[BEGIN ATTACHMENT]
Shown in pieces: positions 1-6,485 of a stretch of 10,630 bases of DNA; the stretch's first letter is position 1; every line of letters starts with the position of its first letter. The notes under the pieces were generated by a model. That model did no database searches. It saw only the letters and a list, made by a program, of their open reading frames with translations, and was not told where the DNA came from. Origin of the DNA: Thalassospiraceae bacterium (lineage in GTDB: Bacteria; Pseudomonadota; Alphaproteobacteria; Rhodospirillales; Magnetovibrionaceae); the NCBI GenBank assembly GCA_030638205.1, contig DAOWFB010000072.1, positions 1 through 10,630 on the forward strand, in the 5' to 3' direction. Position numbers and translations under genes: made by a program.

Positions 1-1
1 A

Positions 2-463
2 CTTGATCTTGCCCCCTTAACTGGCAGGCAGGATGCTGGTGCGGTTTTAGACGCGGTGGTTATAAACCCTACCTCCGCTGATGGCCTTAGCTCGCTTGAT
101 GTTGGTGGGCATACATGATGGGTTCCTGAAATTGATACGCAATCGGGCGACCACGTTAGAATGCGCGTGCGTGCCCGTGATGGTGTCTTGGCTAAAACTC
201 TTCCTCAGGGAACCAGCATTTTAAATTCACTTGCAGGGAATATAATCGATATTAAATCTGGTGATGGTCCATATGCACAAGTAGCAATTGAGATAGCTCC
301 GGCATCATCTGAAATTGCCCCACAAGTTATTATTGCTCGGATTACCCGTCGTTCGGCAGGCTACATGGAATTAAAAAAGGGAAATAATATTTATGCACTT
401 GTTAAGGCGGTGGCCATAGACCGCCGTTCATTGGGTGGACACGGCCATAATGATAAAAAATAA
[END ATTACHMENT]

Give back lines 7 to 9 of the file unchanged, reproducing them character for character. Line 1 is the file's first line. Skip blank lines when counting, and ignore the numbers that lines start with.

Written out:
201 TTCCTCAGGGAACCAGCATTTTAAATTCACTTGCAGGGAATATAATCGATATTAAATCTGGTGATGGTCCATATGCACAAGTAGCAATTGAGATAGCTCC
301 GGCATCATCTGAAATTGCCCCACAAGTTATTATTGCTCGGATTACCCGTCGTTCGGCAGGCTACATGGAATTAAAAAAGGGAAATAATATTTATGCACTT
401 GTTAAGGCGGTGGCCATAGACCGCCGTTCATTGGGTGGACACGGCCATAATGATAAAAAATAA